Home » Diet Portion Sizes

Diet Portion Sizes

Manuel Sanchez, M.D.
Contact this Doctor

Losing weight is about PORTION CONTROL! To lose weight, you must learn about portion size, which may not be the same as serving sizes of foods in each food group. Unfortunately, determining the serving size of each food you should eat can be rather confusing. Let’s try to simplify this and make this process uncomplicated by making it easy.

The HCG True Diet Portion Sizes

The True HCG Diet program is very specific in its portion sizes. The portion size of the meat is 100 gm, or around 3.5 ounces. The portion sizes of the vegetables and fruits are variables. Knowing the exact amounts to eat is an easy calculation.

The calculation is simple: first determine the calories in the protein you eat and the fruit, subtract these from 250 calories and you know the number of calories in the portion size of vegetables to eat. Most of the time, this is much more food than what most people imagine.

There are a variety of databases that can be used to know the number of calories in a certain measure of food. There are books on these and the internet has many websites that help you calculate these. Another source is the nutrition label on most packaged foods.

The Nutrition Facts Label

Almost all packaged food come labeled with a rectangular information box called “Nutrition Facts.” This label will help you determine the nutrient value and recommended serving size of the food you are eating. Use these labels frequently for this purpose. Grab a can or box of food and let’s look at the parts of this label so you may understand it better.

Serving Size

The first item listed on the “Nutrition Facts” label is the serving size. Serving sizes are standardized to make it easier to compare similar foods. When you no longer are doing HCG and you start adding other foods to your menu, you can use this measured size as a guide for your serving size. The label is a good source of dietary information to let you know the nutritional contents of the food. Knowing these will help you make better choices of the foods you eat.

Caleries Per Serving

The number of Calories in a serving size of that food is listed at the top of the label. Make sure you pay attention to the number of servings in the container of food. Sometimes, one container may appear to be one serving size, but it will actually be two or more.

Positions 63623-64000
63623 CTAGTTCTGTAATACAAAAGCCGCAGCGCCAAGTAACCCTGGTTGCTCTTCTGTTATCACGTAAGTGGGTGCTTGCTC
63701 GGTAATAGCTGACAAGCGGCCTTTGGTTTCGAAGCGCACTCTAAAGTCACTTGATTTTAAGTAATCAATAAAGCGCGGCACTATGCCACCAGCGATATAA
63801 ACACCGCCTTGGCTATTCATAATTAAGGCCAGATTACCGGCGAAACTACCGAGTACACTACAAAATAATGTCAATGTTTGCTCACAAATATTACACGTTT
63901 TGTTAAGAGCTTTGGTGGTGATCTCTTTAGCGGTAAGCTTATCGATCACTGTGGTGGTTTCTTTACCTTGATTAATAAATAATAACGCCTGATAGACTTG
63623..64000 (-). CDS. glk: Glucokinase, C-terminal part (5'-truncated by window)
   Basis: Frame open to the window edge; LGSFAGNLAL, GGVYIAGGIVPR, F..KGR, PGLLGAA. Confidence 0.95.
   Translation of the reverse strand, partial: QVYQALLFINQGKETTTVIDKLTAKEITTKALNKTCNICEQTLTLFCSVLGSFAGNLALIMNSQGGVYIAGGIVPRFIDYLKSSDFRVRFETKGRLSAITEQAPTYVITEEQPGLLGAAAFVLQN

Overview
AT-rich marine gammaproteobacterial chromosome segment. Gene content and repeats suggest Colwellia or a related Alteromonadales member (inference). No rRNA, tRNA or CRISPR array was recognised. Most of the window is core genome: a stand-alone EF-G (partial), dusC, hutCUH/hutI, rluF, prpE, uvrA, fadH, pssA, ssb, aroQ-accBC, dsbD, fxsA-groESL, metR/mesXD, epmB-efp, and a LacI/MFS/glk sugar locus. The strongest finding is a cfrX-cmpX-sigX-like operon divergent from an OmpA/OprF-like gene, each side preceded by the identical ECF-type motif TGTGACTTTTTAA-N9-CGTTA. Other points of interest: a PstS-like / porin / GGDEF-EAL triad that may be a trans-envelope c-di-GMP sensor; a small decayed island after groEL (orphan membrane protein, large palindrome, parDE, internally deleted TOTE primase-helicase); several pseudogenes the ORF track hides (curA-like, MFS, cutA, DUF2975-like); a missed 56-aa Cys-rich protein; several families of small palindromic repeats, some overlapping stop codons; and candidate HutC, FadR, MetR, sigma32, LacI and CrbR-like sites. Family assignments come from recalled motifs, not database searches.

Many people make the mistake of thinking a small box is equivalent to a serving size. Be careful and read the label. Pay attention to the number of servings per food package. Then ask yourself, “How many servings am I really consuming?”

Calories from Fat are listed. Try to eat foods that are lower in fat so the total amount of calories eaten is reduced. However, many low fat foods actually add extra carbohydrates to them in order to make them palatable to us.

Therefore, be sure that you check labels on all “Low-fat” foods that you buy. Compare them with the regular food’s labels. If the total number of calories is the same, you really are not getting any benefit from eating that food.

However, there are many foods that are low fat and low calorie. Try to learn which ones these are and write them down in your Favorites Form, which you can download from our website (if a member).

Nutrients List

Following the Calories section is the nutrient section showing key nutrients that impact on your health. Once again, the number is per serving, and there may be more than one serving per container so take note.

In the upper part of this section are the fats. These include Cholesterol. Health experts recommend that you limit your intake of saturated fat, Trans fat, and cholesterol to as low as possible. Total Carbohydrates, protein and fiber is usually listed next.

When trying to lose weight or just maintain an appropriate weight, it is a good idea to actually increase your protein and fiber intake. Extra fiber can not only help you feel full, but also helps reduce the risk of some medical diseases and condition.

At the bottom of the label is listed a section sometimes with an asterisk “*”notation. This box can be confusing. You can just ignore this if you prefer since it may only confuse the situation. It tells you the %DV (Daily Value) of the food based on a 2,000 calorie diet. It is helpful when comparing different foods to each other.

Using the Nutrition Food Label

Use the Nutrition Food Label as a guide for knowing the servings of each food you are ingesting. This is especially important once you are in Phase 4 of the True HCG Diet, i.e. the permanent lifestyle changes phase. It will make it easier for you to record your daily amount of calories of food ingested. Doing so will help you to know exactly how much you are really eating.

Copyright © 2009-2019 HCGTrueDiet.com. All Rights Reserved